Wednesday 28th January, 2009:
Last night in my dreams were a parrot, a tiger, and two black panthers, all roaming over the sheltering hills which we used to explore as children. The parrot perched in the walnut and fig trees at the front of our house. The panthers, which I saw from the window, were not really black, but the colour of smudged grey charcoal. I felt a surge of alarm, but knew soon I would go out to where they wandered shoulder to shoulder, quietly slipping against the summer hills. My heart said white and green, like a flash; violet and smudgy grey, like a velvet shadow; dust-pink and tawny, like the hibiscus with a sunrise flush at its centre.
My heart says no more daydreaming please. My eyes can’t slide sideways anymore, to the shining world inside my head. I have to look out now, into the real world, with attention and care, and see real people and speak to real people and mean it in these times.
Saturday 31 January:
Classes start Monday, and I need to think about the year 11’s. A double period of Social, Monday morning – and on my class list are Dimario and Alexander. The kids who are already, by the age of fifteen, totally not into going along for the ride. Dimario – I taught him in year 9 – will occasionally do the most painstaking and beautiful work, otherwise (and usually) nothing. Alexander is a friend of Dimario’s – I’ve seen him around. The teachers say all he ever does is tag.
Looking out something in a box of school stuff, I find the ‘Indigenous Knowledge’ assessment from last year. Certain lines stand out to me now like they’re written in magical letters:
When it gets cloudy and you can’t use the sun or the stars all you can do is rely on the ocean waves. If you can read the ocean, you will never be lost, when the sky gets black at night under heavy clouds, and you cannot see the swells. You cannot even see the bow of the canoe, you can just feel the different swell patterns moving under the canoe and can tell the canoe’s direction lying down inside the hull of the canoe.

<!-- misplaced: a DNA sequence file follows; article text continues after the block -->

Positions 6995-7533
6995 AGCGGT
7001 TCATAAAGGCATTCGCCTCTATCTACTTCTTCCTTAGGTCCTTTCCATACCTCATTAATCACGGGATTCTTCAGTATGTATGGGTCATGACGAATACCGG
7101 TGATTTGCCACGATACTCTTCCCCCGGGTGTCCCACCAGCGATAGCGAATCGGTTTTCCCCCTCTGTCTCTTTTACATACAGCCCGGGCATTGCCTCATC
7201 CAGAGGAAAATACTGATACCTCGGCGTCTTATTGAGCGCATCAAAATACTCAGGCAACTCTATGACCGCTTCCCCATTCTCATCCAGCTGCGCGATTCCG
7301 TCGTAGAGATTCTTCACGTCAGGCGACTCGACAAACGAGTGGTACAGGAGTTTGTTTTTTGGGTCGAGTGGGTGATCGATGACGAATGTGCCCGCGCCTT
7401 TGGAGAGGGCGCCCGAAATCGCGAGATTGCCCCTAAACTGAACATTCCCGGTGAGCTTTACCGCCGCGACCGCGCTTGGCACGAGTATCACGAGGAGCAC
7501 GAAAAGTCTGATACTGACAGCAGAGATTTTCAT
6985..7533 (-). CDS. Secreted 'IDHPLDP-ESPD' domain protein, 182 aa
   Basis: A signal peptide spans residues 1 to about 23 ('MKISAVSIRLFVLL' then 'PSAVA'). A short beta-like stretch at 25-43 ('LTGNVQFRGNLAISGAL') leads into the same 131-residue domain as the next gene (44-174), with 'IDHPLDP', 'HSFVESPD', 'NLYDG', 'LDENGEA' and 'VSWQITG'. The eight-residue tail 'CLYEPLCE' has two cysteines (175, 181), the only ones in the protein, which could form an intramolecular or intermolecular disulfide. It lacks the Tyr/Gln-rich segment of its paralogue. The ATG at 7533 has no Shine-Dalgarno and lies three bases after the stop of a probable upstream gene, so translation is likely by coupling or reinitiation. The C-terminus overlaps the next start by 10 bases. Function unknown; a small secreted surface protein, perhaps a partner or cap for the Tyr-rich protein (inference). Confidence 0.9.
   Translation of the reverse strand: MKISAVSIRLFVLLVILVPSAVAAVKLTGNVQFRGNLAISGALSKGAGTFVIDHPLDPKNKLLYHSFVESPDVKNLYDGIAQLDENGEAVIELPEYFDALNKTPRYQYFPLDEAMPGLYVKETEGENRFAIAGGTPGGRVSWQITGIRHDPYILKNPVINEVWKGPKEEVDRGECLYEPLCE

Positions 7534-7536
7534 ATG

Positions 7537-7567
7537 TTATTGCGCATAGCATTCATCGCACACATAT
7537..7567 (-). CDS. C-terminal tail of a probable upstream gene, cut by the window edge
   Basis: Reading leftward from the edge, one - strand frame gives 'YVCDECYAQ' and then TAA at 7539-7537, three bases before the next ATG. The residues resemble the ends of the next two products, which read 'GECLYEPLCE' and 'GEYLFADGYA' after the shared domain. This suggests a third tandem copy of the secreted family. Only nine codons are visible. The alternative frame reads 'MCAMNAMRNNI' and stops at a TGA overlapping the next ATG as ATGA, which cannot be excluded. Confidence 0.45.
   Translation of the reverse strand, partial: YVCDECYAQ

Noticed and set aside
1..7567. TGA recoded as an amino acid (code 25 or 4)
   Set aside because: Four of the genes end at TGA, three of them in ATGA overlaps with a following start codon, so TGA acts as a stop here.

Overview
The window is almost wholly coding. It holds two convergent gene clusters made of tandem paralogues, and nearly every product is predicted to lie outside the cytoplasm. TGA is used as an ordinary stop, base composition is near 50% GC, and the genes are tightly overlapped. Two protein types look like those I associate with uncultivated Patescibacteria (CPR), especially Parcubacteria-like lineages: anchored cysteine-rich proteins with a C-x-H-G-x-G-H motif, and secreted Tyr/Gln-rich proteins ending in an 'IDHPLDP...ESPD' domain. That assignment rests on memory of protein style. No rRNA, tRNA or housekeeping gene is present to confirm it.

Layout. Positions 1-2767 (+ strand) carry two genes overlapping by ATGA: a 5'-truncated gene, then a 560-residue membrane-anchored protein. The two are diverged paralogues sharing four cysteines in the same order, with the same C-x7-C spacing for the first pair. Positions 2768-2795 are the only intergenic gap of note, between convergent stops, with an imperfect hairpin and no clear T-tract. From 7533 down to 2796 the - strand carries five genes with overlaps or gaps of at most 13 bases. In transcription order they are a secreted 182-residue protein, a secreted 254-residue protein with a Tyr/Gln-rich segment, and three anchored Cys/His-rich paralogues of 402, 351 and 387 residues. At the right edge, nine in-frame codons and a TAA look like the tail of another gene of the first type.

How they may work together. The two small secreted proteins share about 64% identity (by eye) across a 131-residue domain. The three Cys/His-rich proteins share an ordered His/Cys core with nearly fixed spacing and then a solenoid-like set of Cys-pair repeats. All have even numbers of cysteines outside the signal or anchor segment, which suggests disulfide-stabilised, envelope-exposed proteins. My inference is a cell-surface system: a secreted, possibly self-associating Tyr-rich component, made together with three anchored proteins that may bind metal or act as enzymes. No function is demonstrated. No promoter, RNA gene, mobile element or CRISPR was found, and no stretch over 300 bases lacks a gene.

Living seamarks are called ‘aimers’ and are such things as a tan shark making lazy movements, a ray with a red spot behind the eyes, a lone noisy bird, a swimming swordfish, and so on… these seamarks are found along routes between islands and indicate to the navigator that he was at a certain point along his route, for example the seamark called ‘the swarming of beasts’ consisted of an extraordinary number of sharks and indicated the canoe was a day’s sail downwind of land. Other marks include a region where flying fish leaped in pairs, a zone of innumerable jellyfish… an area of sharks and red-tailed tropic birds… a place where pairs of porpoises point their heads in the direction of the passage into Tarawa lagoon.
Once the canoe is in the vicinity of its destination, the navigator starts looking for land. Islands are usually found in clusters – if the navigator can hit any of the islands in this target screen, he can reorient the canoe.
I feel really nervous now, about school tomorrow. But I know that will pass as the day goes by. As yet it’s unknown, that first class, and I can only get it known by ‘feeling’ it, like a living dynamic which starts and shifts.